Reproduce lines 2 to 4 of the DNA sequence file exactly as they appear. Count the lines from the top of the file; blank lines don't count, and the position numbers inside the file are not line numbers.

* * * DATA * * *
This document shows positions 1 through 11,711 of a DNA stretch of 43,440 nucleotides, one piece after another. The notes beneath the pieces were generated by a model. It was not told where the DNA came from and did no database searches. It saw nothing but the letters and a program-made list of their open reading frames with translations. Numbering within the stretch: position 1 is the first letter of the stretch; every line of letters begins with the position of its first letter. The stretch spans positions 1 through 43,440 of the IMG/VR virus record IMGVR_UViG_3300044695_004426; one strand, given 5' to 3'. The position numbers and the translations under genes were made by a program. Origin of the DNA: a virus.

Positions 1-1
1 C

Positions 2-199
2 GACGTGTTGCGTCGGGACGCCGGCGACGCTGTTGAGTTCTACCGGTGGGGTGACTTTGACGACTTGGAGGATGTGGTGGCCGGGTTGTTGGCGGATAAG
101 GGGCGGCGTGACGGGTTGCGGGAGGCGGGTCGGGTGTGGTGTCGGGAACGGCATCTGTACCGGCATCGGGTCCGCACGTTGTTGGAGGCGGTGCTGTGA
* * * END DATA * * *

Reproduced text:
Positions 1-1
1 C

Positions 2-199